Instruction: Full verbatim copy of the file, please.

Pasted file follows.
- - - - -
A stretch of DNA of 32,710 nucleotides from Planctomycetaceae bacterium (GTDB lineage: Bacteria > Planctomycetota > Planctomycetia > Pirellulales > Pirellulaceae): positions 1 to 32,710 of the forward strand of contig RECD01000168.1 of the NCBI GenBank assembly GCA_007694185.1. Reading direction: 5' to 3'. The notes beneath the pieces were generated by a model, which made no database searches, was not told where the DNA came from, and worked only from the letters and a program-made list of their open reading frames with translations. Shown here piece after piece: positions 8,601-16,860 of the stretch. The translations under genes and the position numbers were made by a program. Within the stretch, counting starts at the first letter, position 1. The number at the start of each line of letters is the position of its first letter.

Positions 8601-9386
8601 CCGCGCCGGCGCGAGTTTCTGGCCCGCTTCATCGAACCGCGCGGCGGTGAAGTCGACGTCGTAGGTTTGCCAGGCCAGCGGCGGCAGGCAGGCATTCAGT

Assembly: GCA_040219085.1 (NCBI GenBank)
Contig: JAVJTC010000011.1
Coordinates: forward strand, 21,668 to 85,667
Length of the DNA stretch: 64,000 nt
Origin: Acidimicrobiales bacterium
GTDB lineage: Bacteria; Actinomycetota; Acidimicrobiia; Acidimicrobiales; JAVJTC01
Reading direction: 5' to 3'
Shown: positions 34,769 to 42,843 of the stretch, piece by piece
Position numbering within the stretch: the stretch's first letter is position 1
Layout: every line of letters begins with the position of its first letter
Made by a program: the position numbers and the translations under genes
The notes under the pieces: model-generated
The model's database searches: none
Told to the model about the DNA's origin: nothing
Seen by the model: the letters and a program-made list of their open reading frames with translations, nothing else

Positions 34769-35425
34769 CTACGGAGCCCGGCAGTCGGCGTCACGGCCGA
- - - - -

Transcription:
A stretch of DNA of 32,710 nucleotides from Planctomycetaceae bacterium (GTDB lineage: Bacteria > Planctomycetota > Planctomycetia > Pirellulales > Pirellulaceae): positions 1 to 32,710 of the forward strand of contig RECD01000168.1 of the NCBI GenBank assembly GCA_007694185.1. Reading direction: 5' to 3'. The notes beneath the pieces were generated by a model, which made no database searches, was not told where the DNA came from, and worked only from the letters and a program-made list of their open reading frames with translations. Shown here piece after piece: positions 8,601-16,860 of the stretch. The translations under genes and the position numbers were made by a program. Within the stretch, counting starts at the first letter, position 1. The number at the start of each line of letters is the position of its first letter.

Positions 8601-9386
8601 CCGCGCCGGCGCGAGTTTCTGGCCCGCTTCATCGAACCGCGCGGCGGTGAAGTCGACGTCGTAGGTTTGCCAGGCCAGCGGCGGCAGGCAGGCATTCAGT

Assembly: GCA_040219085.1 (NCBI GenBank)
Contig: JAVJTC010000011.1
Coordinates: forward strand, 21,668 to 85,667
Length of the DNA stretch: 64,000 nt
Origin: Acidimicrobiales bacterium
GTDB lineage: Bacteria; Actinomycetota; Acidimicrobiia; Acidimicrobiales; JAVJTC01
Reading direction: 5' to 3'
Shown: positions 34,769 to 42,843 of the stretch, piece by piece
Position numbering within the stretch: the stretch's first letter is position 1
Layout: every line of letters begins with the position of its first letter
Made by a program: the position numbers and the translations under genes
The notes under the pieces: model-generated
The model's database searches: none
Told to the model about the DNA's origin: nothing
Seen by the model: the letters and a program-made list of their open reading frames with translations, nothing else

Positions 34769-35425
34769 CTACGGAGCCCGGCAGTCGGCGTCACGGCCGA